OpenSesame EyeTracker plug-ins

OpenSesame EyeTracker plug-ins

The EyeTracker plug-ins are designed to add eye-tracking functionality to OpenSesame. With these plug-ins, creating an eye-tracking experiment is a matter of dragging and dropping. Currently, we support EyeLink (SR Research) and iViewX (SensoMotoric Instruments) systems, but more brands will be added in the future (and may already be used with a bit of custom code created by you).

OpenSesame Gaze Contingency plug-ins

The Gaze Contingency plug-ins work together with the EyeTracker plug-ins, to provide easy implementation of gaze contingent functionality. The plug-ins contain forced retinal location (FRL) and area of interest (AOI) elements. Apart from this, the EyeTracker plug-ins may be used to implement your own gaze contingent paradigm (see the example below).

ECEM 2013

The plug-ins described on this page were presented during the European Conference on Eye Movements (ECEM) 2013 in Lund, Sweden. To (re)view the poster, click here.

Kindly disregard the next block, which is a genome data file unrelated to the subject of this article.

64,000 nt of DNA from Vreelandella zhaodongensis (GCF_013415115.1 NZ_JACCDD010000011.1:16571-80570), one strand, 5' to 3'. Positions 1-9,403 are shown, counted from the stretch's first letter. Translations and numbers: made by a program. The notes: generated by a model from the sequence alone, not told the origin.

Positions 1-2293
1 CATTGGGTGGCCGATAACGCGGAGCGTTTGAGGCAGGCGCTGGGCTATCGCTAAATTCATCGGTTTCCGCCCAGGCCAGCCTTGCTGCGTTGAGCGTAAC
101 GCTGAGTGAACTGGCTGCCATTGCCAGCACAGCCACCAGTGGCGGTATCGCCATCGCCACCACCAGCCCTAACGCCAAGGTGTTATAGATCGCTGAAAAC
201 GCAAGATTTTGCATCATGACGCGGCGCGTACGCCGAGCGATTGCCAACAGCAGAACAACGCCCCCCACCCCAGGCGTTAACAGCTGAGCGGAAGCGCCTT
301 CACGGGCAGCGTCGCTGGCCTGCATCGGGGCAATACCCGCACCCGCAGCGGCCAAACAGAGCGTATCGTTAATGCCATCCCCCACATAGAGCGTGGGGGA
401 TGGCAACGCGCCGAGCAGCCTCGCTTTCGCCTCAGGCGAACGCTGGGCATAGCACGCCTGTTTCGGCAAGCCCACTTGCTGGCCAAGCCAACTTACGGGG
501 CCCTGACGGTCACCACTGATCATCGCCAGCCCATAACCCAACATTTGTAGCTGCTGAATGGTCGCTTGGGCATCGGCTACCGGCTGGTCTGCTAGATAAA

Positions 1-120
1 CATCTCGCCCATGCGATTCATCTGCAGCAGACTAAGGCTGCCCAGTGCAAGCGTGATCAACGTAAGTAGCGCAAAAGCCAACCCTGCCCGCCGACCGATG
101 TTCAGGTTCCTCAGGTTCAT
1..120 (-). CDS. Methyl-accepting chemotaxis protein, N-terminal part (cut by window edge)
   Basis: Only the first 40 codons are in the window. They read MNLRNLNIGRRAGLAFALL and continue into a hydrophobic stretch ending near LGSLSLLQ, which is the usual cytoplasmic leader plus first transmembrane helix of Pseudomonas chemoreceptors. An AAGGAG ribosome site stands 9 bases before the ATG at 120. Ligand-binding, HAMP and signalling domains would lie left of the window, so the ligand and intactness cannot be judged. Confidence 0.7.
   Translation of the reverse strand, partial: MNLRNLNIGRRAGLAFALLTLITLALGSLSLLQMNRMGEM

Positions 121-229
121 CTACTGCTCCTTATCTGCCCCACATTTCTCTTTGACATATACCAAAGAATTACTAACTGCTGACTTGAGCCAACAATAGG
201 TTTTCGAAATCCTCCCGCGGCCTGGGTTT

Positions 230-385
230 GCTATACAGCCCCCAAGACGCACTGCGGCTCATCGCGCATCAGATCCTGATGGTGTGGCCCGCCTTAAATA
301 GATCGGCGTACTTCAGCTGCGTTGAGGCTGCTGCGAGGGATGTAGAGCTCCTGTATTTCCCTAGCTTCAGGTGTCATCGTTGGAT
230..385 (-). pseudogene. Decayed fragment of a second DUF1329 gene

quick download

Click on the links below to directly download the newest release.

code example

Place the following example in the Run phase of an inline_script item. Make sure you place an eyetracker_calibrate before the inline_script, otherwise exp.eyetracker will not exist yet! More examples can be found here.

# import relevant libraries
from openexp.canvas import canvas
from openexp.keyboard import keyboard

# create canvas object
my_canvas = canvas(exp)

# create keyboard object
my_keyboard = keyboard(exp, keylist=None, timeout=1)

# loop until keypress
response = None
t0 = self.time()
while response == None:
# obtain current gaze position
x, y = exp.eyetracker.sample()
# update canvas accordingly
my_canvas.fixdot(x=x, y=y)
# check for responses
response, press_time = my_keyboard.get_key()

# save some values
exp.set("response", response)
exp.set("response_time", press_time - t0)


Help us with the development, by forking our EyeTracker and Gaze Contingency GitHub repositories.


A lot of the code for the plug-ins mentioned above is adapted from PyGaze, an open-source toolbox for eye-tracking. If you're interested in programming your own experiments in Python, check out the website!

copyright © Edwin S. Dalmaijer, 2013